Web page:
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Jihad vs. McWorld

3.50  ·  Rating Details  ·  1,080 Ratings  ·  71 Reviews
How Globalism & Tribalism Are Reshaping the World
As soon as you hear the conceit of this book--that there are two great opposing forces at work in the world today, border-crossing capitalism and splintering factionalism, and that they are the two biggest threats to democracy--you know it rings true enough to be worth reading. Although capitalism could have only grown t
Paperback, 426 pages
Published July 30th 1996 by Ballantine Books (first published 1995)
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(showing 1-30 of 2,357)
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Carol Storm
Dec 26, 2013 Carol Storm rated it it was amazing
This book is a must read, not only for the analysis of Islamic fundamentalism and global Jihad, but for the way it skewers the emptiness of American popular culture as well. I literally could not put it down!
Feb 03, 2009 Ilana rated it liked it
A little too dramatic and pessimistic for my taste... and poor choice of of a high content word like jihad, to which the author explains in his book, and-- understandably so-- now days regrets his use of it.
Nov 12, 2012 Amanda rated it liked it
Recommended to Amanda by: Dr. Hughs
The ideas discussed within this book are extremely interesting, however at times they are terribly dated or geared at a very specific group of international theorists. Being a student who is just starting to study politics with a limited background on world issues and western geography, some of the examples mentioned within the book go completely over my head. In chapter 14 he incessantly talks about various countries and their past conflicts without introducing his readers to even the slightest ...more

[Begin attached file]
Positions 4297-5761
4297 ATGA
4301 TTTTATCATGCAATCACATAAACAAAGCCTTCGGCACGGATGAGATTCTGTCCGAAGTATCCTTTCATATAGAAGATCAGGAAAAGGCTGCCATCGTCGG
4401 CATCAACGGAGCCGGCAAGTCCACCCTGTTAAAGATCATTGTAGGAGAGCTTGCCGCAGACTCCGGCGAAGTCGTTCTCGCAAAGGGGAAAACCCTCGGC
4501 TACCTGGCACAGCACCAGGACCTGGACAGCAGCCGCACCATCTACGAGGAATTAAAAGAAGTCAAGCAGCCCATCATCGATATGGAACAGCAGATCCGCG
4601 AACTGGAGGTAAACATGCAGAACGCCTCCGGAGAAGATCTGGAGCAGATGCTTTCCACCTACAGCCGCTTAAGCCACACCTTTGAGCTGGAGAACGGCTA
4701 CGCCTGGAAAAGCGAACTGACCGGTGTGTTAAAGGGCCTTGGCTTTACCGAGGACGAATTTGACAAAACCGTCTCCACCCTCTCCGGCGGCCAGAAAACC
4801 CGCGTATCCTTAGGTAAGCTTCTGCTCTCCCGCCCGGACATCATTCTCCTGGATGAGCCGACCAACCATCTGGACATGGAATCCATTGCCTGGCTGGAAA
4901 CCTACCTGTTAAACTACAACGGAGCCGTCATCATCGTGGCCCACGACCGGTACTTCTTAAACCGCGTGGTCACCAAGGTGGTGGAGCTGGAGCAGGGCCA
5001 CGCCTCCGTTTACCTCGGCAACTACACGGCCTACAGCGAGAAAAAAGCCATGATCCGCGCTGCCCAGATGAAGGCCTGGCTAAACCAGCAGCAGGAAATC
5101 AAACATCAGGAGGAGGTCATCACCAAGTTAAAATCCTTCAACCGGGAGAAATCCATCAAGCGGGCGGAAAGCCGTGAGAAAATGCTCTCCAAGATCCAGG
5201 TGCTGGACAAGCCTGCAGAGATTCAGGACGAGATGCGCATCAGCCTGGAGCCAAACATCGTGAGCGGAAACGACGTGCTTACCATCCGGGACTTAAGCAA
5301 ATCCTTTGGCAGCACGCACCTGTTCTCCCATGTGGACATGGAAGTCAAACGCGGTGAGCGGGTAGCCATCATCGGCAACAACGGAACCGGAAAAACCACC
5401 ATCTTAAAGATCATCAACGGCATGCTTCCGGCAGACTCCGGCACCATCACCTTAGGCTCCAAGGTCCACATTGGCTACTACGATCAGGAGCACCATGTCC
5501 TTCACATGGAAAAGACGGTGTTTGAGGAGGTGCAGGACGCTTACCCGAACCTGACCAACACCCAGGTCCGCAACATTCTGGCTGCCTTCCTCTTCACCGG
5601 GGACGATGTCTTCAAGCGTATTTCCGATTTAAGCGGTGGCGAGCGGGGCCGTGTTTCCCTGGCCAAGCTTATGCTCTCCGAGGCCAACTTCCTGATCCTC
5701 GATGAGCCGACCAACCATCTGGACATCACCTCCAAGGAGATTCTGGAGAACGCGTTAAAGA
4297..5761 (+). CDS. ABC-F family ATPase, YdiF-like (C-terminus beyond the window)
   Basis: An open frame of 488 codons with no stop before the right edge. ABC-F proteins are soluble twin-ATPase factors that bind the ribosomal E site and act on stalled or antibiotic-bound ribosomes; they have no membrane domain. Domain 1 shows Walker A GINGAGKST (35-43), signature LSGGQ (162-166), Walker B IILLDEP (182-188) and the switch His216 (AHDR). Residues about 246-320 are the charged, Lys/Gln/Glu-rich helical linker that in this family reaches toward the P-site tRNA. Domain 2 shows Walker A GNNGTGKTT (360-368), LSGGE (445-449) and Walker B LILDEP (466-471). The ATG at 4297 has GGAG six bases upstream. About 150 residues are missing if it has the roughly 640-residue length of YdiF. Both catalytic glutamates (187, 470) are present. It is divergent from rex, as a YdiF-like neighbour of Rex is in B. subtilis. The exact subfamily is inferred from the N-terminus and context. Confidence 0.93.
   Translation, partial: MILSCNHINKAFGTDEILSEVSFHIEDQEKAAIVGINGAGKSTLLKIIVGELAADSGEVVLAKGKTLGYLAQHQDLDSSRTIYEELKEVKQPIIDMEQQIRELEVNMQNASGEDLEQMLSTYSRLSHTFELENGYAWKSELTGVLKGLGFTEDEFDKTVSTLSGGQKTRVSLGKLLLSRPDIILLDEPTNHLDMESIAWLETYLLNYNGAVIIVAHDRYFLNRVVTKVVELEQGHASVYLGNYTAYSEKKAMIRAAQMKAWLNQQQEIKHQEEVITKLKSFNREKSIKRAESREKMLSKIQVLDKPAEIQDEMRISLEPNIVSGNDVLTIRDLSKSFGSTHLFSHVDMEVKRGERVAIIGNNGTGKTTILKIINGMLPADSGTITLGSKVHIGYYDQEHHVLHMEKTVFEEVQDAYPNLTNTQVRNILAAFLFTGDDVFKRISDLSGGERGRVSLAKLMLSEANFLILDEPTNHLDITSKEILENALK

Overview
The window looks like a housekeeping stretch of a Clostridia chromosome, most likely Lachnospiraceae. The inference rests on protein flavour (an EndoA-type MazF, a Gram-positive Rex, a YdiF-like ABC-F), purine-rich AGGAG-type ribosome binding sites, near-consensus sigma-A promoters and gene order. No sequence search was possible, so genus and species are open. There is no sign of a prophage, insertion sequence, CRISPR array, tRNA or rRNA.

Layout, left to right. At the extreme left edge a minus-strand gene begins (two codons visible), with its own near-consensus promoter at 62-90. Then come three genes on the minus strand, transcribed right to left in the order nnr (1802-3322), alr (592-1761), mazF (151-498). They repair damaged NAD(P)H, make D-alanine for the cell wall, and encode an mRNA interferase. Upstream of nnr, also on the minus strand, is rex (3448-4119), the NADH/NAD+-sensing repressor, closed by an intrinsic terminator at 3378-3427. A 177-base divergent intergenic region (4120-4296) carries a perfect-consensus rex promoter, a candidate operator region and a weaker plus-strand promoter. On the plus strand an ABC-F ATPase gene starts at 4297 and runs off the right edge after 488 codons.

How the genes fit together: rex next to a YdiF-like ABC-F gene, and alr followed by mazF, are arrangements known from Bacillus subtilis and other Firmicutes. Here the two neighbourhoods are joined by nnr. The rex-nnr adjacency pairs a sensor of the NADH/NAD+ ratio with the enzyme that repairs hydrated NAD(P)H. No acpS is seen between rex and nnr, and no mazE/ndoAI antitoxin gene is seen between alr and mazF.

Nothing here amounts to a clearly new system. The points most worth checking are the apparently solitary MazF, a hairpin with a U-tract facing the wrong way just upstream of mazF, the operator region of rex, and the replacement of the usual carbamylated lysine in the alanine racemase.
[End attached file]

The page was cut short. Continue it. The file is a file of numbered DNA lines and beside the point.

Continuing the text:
Jan 02, 2012 Catherine rated it it was ok  ·  review of another edition
Shelves: bookcrossing
Surprisingly, given the title, this book is over ten years old although this British edition has a foreword post - but not much post - 9/11. The Jihad of which it speaks is more to do with the impulse towards fragmentation of states, petty nationalism and tribalism than specifically religious movements, while its McWorld is the forces of globalisation - almost entirely commercial. The key point seems to be that the relationship between the two is one of mutual dependence as much as, or probably ...more
Jan 28, 2015 Gerald rated it it was amazing